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2 Chainz Sticks To Repetitive Themes On ‘Freebase’ EP

Ironically, after running into some trouble with the law this past week and being convicted in a drug possession case, it only made sense that 2 Chainz’ Freebase EP was already slated for a release. Since liberating T.R.U. REALigion in 2011, 2 Chainz has created, adhered to and expanded the blueprint that makes his music not only catchy, but fueled by memorable hooks, quirky ad-libs and Southern hospitality. As a 7-track EP, Freebase serves as a vehicle to transport us from 2 Chainz 2012 release B.O.A.T.S. II to the expected release of his untitled fall album.

At first glance, it becomes apparent while the EP is on the smaller scale of 2 Chainz’ discography quantity-wise; it’s loaded with quality producers and big-name features. Appropriately so, the EP opens up with a dialogue about freebase cocaine from the short-lived Nashville show Cuts, recorded by comedian Shane Caldwell in the early ’90s. Setting the tone for the remainder of the EP, 2 Chainz dives into the title single “Freebase,” produced by Honorable C.N.O.T.E. The aggressive delivery tells his rag-to-riches story, which streamlines into the gold diggers-chase-money narrative on “Flexin’ On My Baby Mama.” Over the DJ Paul and Twhy For Scale Ent-produced beat, 2 Chainz speaks on the fruits of his labor and the ability to stunt on everybody around him, but not without expressing a deeper dialogue concerning the relationship with his father spitting, “I’m famous with my fam around/Damn, I wish my dad around/Gave my ni**a a Lamborghini, so that’s a motherf*ckin’ Lam me down.”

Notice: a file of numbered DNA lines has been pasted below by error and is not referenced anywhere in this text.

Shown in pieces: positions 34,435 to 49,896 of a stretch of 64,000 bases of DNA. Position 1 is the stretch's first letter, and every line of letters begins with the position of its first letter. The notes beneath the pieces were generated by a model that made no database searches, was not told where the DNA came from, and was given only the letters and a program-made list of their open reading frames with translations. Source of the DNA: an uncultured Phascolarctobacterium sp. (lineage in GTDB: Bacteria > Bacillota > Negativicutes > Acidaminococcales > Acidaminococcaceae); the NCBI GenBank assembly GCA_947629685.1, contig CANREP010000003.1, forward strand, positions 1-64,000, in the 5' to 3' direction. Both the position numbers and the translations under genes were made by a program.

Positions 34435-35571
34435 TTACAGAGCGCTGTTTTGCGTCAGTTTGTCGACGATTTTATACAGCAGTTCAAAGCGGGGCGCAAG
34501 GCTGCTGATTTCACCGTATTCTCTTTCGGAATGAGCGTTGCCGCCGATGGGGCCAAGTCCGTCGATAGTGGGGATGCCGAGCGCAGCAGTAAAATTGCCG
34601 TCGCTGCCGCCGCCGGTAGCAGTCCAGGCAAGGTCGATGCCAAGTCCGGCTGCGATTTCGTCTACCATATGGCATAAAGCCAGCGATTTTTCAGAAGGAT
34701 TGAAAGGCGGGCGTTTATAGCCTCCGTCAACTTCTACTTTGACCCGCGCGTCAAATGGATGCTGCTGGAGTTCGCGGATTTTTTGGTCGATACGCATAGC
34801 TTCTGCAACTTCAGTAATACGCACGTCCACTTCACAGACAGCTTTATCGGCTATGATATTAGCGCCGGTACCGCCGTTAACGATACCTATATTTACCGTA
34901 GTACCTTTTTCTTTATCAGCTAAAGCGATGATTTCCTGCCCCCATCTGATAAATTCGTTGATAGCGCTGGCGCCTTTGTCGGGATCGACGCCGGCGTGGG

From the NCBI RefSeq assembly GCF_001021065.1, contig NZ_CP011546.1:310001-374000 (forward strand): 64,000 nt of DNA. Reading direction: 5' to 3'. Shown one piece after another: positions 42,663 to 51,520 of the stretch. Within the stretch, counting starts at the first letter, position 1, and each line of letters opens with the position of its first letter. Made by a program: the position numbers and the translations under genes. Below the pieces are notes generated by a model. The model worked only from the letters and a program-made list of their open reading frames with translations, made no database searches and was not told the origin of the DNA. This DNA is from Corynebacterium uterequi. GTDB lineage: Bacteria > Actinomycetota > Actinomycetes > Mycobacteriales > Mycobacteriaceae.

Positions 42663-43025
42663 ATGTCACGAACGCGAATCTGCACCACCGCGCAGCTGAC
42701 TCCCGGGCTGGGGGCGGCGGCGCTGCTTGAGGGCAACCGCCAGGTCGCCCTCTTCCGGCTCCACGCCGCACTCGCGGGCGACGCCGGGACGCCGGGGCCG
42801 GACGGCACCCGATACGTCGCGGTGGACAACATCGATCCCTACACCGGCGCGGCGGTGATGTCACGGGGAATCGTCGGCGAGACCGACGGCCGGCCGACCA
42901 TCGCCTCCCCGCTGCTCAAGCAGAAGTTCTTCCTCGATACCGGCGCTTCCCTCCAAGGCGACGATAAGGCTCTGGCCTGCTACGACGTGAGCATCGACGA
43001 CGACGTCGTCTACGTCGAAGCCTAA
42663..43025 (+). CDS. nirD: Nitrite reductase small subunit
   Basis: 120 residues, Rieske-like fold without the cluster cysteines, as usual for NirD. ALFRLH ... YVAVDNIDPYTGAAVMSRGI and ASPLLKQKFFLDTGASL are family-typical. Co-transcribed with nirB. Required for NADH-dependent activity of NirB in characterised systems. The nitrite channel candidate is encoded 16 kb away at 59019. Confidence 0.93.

While the unexpected line layers Freebase’s surface level content with an personal narrative, it certainly doesn’t stick around long before 2 Chainz grabs a hold of Lil Boosie and Mike Will Made It to speak on wayside individuals on “Wuda, Cuda, Shuda,” as well as A$AP Rocky and Rick Ross to remind the average listeners that your rent money can be found in the form of tangible items in their closets on “Crib In My Closet.” Contrary to the bass-heavy instrumentals that came at the hands of Metro Boomin’, 808 Mafia, Street Symphony and 808xElite throughout the EP, 2 Chainz closes out Freebase with the Young Chop-produced “They Know,” a more somber and synth-heavy cut that features Cap 1 and Ty Dolla $ign on the hook, and take a conceptual page out of Shawty Lo’s “Dey Know.”

Laced with great booming production, Freebase EP serves as the perfect ride-along soundtrack for the summer. However, if you’re looking to find content that pushes past 2 Chainz telling you he’s richer, knows prettier women, has more drugs, drives cars that you’ll never own and his crew will always be better than yours, this may not be the project for you. Without a doubt, 2 Chainz has the formula to make great music – but now we just need a little more substance, and we’re not talking about freebase cocaine.—Erin Lowers

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